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California Franchise Relations Act

A new bill in California that recently passed the California Senate may offer new protections for franchisees. The change comes as a result of decades of perceived unfairness to franchisors. With the new law, state legislators hope to level the playing field.

This past February, Senator Hannah-Beth Jackson (D-Santa Barbara) introduced California Senate Bill 610, today referred to as the “good faith franchising bill.” The bill amends the current California Franchise Relations Act to include additional protections for franchisees.

Jackson stressed the need for the new bill stating that, “(R)ight now, virtually all power in these business relationships rest with the franchisor.” The bill passed through the California Senate Judiciary Committee this past April.

The main parts of the new bill outline “good faith” and association participation provisions.

New language included mandates both parties, franchisor and franchisee, to deal in “good faith” for contract negotiations. The bill defines “good faith” to mean handling negotiations in an honest manner and within “reasonable commercial standards of fair dealing in the trade.”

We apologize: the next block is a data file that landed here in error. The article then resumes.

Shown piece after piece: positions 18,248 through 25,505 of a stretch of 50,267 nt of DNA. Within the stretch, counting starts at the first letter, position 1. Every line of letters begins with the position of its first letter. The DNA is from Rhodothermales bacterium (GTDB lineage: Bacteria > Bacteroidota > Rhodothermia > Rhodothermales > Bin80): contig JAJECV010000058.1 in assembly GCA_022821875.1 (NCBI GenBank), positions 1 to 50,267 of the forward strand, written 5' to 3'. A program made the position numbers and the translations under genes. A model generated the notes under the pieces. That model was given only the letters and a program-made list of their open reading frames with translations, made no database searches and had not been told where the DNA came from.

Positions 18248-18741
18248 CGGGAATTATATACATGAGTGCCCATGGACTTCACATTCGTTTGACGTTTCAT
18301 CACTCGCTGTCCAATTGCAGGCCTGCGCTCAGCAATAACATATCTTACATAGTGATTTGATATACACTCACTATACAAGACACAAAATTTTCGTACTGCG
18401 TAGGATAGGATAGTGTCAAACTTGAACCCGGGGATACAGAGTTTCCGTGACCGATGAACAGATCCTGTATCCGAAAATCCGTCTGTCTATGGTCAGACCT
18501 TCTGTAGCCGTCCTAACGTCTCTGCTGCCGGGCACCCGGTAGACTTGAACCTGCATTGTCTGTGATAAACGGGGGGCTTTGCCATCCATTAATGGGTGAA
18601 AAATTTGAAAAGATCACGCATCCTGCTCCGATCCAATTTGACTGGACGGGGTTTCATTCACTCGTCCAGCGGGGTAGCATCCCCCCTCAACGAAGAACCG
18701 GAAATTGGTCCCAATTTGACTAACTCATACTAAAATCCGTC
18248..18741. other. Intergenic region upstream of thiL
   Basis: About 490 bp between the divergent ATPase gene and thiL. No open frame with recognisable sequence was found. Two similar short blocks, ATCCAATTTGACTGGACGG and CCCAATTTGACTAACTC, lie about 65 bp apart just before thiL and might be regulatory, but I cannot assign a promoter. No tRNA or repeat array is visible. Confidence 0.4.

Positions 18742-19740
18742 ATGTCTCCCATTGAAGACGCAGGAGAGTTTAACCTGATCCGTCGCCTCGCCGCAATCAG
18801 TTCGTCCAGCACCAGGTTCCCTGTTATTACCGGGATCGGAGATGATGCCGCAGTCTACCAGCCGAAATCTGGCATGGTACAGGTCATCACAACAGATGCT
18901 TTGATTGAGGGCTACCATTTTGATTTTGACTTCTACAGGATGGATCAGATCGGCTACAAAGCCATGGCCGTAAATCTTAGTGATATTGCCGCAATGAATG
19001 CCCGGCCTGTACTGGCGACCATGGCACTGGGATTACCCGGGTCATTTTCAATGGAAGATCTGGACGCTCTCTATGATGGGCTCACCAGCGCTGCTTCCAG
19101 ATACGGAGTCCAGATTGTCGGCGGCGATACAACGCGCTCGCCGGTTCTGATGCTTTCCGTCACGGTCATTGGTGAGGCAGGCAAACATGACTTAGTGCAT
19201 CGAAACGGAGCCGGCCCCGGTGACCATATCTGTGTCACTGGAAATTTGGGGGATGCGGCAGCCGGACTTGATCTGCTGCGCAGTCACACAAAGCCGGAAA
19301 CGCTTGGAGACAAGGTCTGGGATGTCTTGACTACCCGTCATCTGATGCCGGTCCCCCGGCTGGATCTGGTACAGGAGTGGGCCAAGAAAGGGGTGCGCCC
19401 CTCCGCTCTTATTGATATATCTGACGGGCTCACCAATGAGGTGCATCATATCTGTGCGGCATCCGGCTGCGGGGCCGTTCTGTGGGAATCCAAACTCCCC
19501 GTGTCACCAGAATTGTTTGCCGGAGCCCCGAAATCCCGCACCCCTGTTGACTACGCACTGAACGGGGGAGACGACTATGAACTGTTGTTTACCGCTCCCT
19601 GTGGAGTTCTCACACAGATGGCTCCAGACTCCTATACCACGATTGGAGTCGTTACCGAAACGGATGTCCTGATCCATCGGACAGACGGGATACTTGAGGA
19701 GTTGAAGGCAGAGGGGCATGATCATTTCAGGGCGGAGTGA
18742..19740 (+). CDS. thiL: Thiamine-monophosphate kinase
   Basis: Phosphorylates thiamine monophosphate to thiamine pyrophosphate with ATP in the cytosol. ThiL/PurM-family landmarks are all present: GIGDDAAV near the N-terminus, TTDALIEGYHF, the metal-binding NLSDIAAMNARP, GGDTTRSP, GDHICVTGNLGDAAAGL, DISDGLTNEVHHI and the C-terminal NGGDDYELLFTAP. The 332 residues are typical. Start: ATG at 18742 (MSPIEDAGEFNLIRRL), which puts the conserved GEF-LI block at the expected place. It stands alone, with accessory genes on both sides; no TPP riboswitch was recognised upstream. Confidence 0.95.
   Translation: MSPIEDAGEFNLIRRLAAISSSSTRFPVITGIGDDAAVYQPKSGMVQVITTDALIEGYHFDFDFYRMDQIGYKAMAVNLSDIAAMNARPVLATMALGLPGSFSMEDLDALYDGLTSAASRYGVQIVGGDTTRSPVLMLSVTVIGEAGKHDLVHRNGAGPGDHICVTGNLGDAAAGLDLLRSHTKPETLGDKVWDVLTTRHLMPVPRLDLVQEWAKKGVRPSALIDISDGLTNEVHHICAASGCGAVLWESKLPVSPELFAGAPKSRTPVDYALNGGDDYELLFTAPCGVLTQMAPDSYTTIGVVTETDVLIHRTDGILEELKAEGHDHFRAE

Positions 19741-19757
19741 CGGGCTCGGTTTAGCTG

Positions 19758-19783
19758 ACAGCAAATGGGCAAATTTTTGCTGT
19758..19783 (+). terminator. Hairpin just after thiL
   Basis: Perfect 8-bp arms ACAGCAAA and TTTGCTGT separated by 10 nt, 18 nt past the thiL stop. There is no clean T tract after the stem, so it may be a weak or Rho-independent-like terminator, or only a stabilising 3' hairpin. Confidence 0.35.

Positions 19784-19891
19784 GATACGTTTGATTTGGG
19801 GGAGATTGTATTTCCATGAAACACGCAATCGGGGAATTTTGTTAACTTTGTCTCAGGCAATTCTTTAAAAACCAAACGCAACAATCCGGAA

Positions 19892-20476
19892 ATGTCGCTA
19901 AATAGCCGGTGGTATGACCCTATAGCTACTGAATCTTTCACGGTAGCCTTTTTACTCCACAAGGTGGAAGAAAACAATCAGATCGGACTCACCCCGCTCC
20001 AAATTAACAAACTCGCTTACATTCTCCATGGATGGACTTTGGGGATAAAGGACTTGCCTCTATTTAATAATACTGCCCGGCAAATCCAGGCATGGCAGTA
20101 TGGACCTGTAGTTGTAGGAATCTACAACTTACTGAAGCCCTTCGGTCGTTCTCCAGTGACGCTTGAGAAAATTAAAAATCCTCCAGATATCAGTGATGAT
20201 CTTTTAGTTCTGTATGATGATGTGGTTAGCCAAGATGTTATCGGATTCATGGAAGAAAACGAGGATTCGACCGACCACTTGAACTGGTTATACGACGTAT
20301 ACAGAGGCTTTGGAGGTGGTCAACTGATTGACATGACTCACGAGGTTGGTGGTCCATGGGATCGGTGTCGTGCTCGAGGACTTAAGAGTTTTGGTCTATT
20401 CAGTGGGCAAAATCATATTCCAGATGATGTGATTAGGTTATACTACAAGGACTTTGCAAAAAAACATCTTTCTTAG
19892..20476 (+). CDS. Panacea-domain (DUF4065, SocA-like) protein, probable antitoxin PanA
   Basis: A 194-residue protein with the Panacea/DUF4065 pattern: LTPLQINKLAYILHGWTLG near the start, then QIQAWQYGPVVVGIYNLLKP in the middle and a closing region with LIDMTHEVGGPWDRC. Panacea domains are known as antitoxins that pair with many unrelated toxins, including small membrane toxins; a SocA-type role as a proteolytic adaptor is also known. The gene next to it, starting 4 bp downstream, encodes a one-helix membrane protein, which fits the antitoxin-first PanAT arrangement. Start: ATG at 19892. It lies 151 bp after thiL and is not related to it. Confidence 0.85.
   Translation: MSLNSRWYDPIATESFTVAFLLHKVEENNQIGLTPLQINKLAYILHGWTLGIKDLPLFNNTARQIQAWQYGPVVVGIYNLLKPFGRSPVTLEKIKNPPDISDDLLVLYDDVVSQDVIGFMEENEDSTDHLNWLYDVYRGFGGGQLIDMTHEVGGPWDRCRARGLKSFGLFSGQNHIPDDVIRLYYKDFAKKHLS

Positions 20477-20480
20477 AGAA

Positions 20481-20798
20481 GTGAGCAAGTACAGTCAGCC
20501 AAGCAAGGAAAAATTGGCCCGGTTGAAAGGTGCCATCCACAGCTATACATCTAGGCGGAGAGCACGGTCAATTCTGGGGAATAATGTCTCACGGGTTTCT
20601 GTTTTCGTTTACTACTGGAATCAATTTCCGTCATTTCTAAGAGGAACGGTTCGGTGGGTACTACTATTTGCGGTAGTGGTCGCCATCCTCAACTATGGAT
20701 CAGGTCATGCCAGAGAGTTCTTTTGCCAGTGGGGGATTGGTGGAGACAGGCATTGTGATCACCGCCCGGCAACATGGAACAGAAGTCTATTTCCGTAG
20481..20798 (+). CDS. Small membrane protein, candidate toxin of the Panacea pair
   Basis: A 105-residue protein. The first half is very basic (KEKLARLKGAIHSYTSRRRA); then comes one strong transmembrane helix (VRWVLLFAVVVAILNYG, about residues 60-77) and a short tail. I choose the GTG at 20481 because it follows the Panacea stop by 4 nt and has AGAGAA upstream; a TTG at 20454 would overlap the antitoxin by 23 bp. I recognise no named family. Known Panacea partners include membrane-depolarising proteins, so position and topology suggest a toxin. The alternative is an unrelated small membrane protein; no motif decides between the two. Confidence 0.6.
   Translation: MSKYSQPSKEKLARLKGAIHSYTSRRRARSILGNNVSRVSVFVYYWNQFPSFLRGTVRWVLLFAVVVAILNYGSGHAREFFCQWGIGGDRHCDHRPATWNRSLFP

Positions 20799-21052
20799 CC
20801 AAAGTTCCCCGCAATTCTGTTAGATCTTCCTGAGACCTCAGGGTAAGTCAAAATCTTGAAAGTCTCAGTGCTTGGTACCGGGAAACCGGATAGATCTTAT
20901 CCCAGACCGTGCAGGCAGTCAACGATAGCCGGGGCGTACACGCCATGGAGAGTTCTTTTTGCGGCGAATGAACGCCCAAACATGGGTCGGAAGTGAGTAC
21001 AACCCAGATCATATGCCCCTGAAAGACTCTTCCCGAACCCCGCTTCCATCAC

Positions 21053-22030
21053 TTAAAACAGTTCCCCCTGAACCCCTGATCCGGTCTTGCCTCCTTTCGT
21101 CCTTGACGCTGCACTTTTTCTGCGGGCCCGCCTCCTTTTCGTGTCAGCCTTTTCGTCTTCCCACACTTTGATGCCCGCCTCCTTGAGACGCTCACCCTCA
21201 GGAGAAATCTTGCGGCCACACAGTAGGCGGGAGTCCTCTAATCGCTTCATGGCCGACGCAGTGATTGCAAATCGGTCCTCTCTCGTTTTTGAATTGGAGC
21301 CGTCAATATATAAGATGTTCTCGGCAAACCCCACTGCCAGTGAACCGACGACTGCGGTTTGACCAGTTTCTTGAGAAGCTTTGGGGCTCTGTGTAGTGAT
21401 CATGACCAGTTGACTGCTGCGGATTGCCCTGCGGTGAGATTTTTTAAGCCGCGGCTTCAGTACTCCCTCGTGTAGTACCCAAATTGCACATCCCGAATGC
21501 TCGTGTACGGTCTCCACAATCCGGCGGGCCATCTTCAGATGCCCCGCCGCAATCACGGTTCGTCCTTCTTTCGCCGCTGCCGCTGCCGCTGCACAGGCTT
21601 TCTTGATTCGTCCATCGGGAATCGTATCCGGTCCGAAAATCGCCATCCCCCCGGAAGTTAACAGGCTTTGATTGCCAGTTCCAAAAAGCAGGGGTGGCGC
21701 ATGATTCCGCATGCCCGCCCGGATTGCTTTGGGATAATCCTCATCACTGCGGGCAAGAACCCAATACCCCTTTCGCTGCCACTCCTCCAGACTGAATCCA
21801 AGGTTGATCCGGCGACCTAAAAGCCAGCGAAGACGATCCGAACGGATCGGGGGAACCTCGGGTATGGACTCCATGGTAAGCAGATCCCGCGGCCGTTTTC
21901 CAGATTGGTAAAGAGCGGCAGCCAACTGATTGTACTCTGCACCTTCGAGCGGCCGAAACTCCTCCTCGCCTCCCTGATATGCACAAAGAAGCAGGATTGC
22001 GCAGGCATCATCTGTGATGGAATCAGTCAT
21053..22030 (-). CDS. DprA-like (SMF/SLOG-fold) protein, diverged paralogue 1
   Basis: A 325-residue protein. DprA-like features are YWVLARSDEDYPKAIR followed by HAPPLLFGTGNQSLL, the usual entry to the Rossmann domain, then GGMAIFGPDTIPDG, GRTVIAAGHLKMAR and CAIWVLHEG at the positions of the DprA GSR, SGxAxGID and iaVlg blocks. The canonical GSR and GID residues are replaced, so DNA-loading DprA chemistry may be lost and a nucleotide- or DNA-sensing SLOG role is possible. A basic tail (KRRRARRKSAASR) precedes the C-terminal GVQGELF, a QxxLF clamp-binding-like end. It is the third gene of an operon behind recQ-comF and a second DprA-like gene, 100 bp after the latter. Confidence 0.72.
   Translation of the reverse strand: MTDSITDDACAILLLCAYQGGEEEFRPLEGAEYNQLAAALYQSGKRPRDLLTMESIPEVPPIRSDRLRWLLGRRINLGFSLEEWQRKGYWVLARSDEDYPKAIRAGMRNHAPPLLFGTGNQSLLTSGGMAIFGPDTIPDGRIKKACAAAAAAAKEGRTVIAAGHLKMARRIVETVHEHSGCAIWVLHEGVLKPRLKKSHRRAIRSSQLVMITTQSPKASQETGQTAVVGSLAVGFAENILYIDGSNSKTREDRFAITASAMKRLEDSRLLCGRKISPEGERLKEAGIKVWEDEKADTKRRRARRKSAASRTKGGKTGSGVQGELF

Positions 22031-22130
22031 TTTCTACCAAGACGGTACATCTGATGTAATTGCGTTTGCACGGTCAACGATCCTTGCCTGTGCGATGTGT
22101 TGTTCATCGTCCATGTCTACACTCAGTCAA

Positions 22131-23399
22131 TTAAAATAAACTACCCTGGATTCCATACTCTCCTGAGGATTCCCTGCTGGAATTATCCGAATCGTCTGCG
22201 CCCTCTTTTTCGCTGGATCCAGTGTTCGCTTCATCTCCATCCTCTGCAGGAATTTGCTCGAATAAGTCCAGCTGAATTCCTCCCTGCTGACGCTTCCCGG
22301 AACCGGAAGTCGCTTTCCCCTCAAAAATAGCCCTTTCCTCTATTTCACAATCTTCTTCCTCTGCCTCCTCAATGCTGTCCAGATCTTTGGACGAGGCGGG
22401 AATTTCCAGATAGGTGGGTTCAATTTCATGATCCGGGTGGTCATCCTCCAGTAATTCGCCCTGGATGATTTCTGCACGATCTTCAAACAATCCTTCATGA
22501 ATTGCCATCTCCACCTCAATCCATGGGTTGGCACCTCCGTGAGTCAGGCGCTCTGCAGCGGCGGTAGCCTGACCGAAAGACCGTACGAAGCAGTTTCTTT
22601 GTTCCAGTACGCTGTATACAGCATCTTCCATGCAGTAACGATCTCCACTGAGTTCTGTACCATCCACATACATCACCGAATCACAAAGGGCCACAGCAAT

Existing common law in many jurisdictions currently imposes a requirement that individuals must deal in good faith when entering into any contract, but the explicit language of this law would provide a heightened statutory security.

The bill also gives franchise owners the ability to seek legal recourse in the event that a franchisor fails to negotiate fairly regarding the sale, renewal, transfer or termination of a franchise. Franchisees will be able to bring an action for damages, rescission or “other relief deemed appropriate by the court.”

Additional language is included that protects the rights of franchisees to collectively participate in an association without retribution.

The bill now heads to the California State Assembly for review and vote. Thousands of franchisees are expected to offer their support as the bill makes its way through.

Although pushback is anticipated, the bill is predicted to pass the Assembly and head to California Governor Brown where it will likely be signed into law.

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